If a driver wished to save a few minutes with a single omission or two, nothing would accomplish this goal better than failing to secure a wheelchair. And without the chair secured, securing the passenger into it would be moot. Because schedules in paratransit and transit service in particular are often so tight, the failure to secure wheelchairs and their occupants is common. In non-emergency medical transportation (NEMT) service (sometimes referred to as “ambulette” service), where unfair and counter-intuitive reimbursement rates collide with a lack of knowledge about efficient scheduling, the failure to secure wheelchairs and wheelchair passengers into them is epidemic.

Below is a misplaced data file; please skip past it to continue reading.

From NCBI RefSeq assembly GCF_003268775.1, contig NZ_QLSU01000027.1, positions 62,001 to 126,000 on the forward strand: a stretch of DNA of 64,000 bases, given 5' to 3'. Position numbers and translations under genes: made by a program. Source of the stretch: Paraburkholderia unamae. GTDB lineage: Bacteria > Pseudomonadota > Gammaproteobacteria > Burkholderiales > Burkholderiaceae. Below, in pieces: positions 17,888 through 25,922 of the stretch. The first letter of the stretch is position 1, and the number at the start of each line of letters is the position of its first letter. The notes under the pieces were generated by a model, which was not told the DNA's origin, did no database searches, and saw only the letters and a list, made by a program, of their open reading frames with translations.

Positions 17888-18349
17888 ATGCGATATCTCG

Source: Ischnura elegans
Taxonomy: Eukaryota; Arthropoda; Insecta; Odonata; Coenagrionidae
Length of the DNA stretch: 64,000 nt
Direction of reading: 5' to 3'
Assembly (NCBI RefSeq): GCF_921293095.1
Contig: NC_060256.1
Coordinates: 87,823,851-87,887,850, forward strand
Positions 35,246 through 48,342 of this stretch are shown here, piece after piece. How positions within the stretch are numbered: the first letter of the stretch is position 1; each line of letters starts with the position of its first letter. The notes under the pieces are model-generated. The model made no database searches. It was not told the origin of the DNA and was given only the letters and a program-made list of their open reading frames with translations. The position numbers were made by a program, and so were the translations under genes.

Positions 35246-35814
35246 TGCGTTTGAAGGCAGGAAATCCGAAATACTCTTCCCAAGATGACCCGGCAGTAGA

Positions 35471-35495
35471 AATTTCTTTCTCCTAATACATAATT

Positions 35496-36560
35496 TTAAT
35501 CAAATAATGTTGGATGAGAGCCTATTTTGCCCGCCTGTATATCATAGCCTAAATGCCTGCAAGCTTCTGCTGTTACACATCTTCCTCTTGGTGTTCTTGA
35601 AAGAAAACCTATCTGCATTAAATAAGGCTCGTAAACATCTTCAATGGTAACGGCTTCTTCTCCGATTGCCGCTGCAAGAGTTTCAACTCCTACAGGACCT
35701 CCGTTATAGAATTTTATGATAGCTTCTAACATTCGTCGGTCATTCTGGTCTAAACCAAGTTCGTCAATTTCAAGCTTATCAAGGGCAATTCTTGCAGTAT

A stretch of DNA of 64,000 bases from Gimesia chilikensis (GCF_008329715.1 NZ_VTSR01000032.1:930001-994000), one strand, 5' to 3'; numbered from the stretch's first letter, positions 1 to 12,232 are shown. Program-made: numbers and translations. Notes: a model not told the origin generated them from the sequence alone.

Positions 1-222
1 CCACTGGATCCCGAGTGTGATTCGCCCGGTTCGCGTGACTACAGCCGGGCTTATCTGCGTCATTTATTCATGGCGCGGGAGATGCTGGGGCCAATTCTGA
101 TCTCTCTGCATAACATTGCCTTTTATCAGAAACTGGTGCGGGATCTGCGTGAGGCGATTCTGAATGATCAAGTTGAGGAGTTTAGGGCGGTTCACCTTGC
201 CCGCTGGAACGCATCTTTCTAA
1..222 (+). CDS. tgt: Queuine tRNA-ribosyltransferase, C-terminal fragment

The full range of factors that contribute to these failures is actually broad. But tight schedules is the paramount reason for them. As such, these omissions are essentially safety compromises (see safetycompromises.com). And while defendants may argue that the wheelchair occupant unfastened his or her own seatbelt — a highly unlikely act of which many wheelchair occupants are not even capable — absolutely no wheelchair occupant “strapped in” can reach any of the four securement points of their properly-secured chairs (much less know how to operate the attachment devices). Plus, a seasoned expert in wheelchair and passenger securement can usually determine that a wheelchair had tipped over in the incident even when, immediately afterwards, the driver picked it up, attached it to the floor hardware, picked up the victim, plopped him or her back into the chair and completed this masquerade by affixing the vehicle’s three-point occupant restraint system. The occupant flying out of the wheelchair because he or she was not seat-belted into it speaks for itself. Again, notwithstanding the unlikely claim that the passenger deliberately unfastened these belts.